Frandz. You know the deal: Easy to make. Hard to keep. Even harder to make after a certain point so you better hope you have some good ones now. There is perhaps no better way to take stock of the "good ones" than by looking at all the weird or even unhealthy friendships you're in right now.

Tim Urban over at WaitButWhy has a glimmering post about friendships currently — specifically the 10 types of odd ones you're probably participating in. It covers a lot of good friendship ground. It talks about friendship tiers, which are pretty self-explanatory. Tier 1: Close friends. Tier 2: Pretty Good friends. Tier 3: Not Really Friends. Fleshing out Tier 3 are also acquaintances, whom Urban succinctly sums up as When you hear that something bad happens to one of these people, you pretend to be sad but you don't actually care.

LOL. (I think I would still care, but LOL.)

There are graphs-a-plenty of mountains of friendships — the mountain is your life, you built it! — and the point, basically is this. Writes Urban:

Whatever your particular mountain looks like, eventually the blur of your youth is behind you, the dust has settled, and there you are living your life—when one day, usually around your mid or late 20s, it hits you:

It's not that easy to make friends anymore.

Sure, you'll make new friends in the future—at work, through your spouse, through your kids—but you won't get to that Tier 1 brothers level, or even to Tier 2, with very many of them, because people who meet as adults don't tend to get through the 100+ long, lazy hangouts needed to reach a bond of that strength. As time goes on, you start to realize that the 20-year frenzy of not-especially-thought-through haphazard friend-making you just did was the critical process of you making most of your lifelong friends.

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Well, shit. That means most of your lifelong friends are made, and that some of the people closest to you are somewhat arbitrary! And might even be people you don't all the way like at this point anymore!

Here is a graph to ponder:

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Even though you're likely to focus more on good, enjoyable, healthy friendships as you get older, Urban reminds us that the way friendships are made all but guarantees you've got some garbage friends you're spending way too much energy on.

They are:

  • The Non-Question Asking Friend (Super self-absorbed; does not understand how friendship works)
  • The Friend You Can't Be Alone With (Because you literally have nothing to discuss except mutual friends)
  • The Friend You Always Have to Be On With (No earnestness allowed or actual chilling/being yourself)
  • The Double Obligated Friendship (Neither of you really wants to be buds but you keep on rescheduling that coffee)
  • The Half Marriage ("This friendship is one long, continuous rejection of you as a human being.")
  • The Historical Friend (Friends since you were lil' tots; still friends for some odd reason)
  • The Non-Parallel Life Path Friendship (You had a baby — they didn't; they like deodorant — you don't)
  • The Frenemy (:/)
  • The Facebook Celebrity Friend (Not an actual celeb; rather, whichever FB friend's life you are way too into checking out regularly and giving massive thumbs up to)
  • The Lopsided Friendship (One-sided therapy; anything more than 65%/35% mutual)

I love this paragraph for The Lopsided Friendship because I know these people:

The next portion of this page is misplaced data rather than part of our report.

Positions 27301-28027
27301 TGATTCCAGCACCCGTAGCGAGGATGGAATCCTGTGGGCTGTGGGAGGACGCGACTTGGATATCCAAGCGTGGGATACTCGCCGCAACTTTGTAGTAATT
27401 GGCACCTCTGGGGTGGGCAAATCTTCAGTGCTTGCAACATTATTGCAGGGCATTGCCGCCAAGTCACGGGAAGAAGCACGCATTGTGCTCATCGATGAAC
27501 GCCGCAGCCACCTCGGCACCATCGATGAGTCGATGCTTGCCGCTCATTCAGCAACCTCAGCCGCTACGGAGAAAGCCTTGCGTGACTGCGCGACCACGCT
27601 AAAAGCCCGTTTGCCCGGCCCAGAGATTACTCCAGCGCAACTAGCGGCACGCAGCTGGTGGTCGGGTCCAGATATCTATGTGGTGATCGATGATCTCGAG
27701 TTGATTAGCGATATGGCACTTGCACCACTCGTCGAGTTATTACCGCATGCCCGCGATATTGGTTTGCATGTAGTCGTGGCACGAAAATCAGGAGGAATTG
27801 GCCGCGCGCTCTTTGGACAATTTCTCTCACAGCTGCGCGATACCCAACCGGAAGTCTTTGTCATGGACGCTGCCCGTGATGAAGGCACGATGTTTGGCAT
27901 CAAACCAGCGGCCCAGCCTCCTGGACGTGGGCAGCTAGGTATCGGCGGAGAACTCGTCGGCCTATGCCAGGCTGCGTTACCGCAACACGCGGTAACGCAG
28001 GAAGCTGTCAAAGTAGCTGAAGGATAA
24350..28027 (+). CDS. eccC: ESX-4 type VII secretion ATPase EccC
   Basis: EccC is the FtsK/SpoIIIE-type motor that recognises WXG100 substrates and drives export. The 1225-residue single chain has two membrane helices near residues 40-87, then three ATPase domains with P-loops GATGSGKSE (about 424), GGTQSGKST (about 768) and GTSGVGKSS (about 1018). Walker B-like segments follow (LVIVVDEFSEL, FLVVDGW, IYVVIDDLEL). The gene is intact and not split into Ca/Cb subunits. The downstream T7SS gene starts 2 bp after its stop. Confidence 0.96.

Another interesting litmus test is what I call the "mood determiner test." This comes into play when two friends get together but they're in very different moods—the idea is, whose mood "wins" and determines the mood of the hangout. If Person A is in a bad mood, Person B is in a good mood, and Person B reacts by being timid and respectful of Person A's mood, leaving the vibe down there until Person A snaps out of it on her own—but when the moods are reversed, Person B quickly disregards her own bad mood and acts more cheerful to match Person A's happy mood—and this is how it always goes—then Person A is in a serious power position.

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So come correct: Everyone has one or more of these going on literally as we speak.

I would add to this:

The One-Issue Friend

Like the one-issue voter whose connection to democracy only revolves around one connecting point, this could be someone you only see at yoga and mock the instructor together, a coworker you can only discuss work with, or, say, if you're both parents, whom you can only talk with about your kids. The thing is, if this friendship knows what it is, it's fine! Or if it organically becomes more than just a one-issue connection, that's fine too. Great, even! The problem is that too often these friendships are forced by one side or the other into more, when it isn't mutual, i.e., THIS DOG THINKS ITS PEOPLE. And then you've got, well, another Lopsided Friendship on your hands. For this reason I sometimes find these one-issue friendships super anxiety inducing because I never know when it's teetering over against my will.

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But Urban's main takeaway here, and it's worth a full read, is that friendships should improve both people's lives. So many do not, and it's worth examining why that's the case, and why we continue to invest in these draining discomforts.

We could and probably should put that energy into untangling ourselves, but we must get something out of these odd friendships: Some company, some small aspect of that person we enjoy, a way to pass the time, or perhaps the deep-seated hope that the friendship might some day straighten out, get its shit together, and really be something. Prolly not gonna happen, so in the mean time, it's always better to put your money where your actual friends are.

Image via Getty.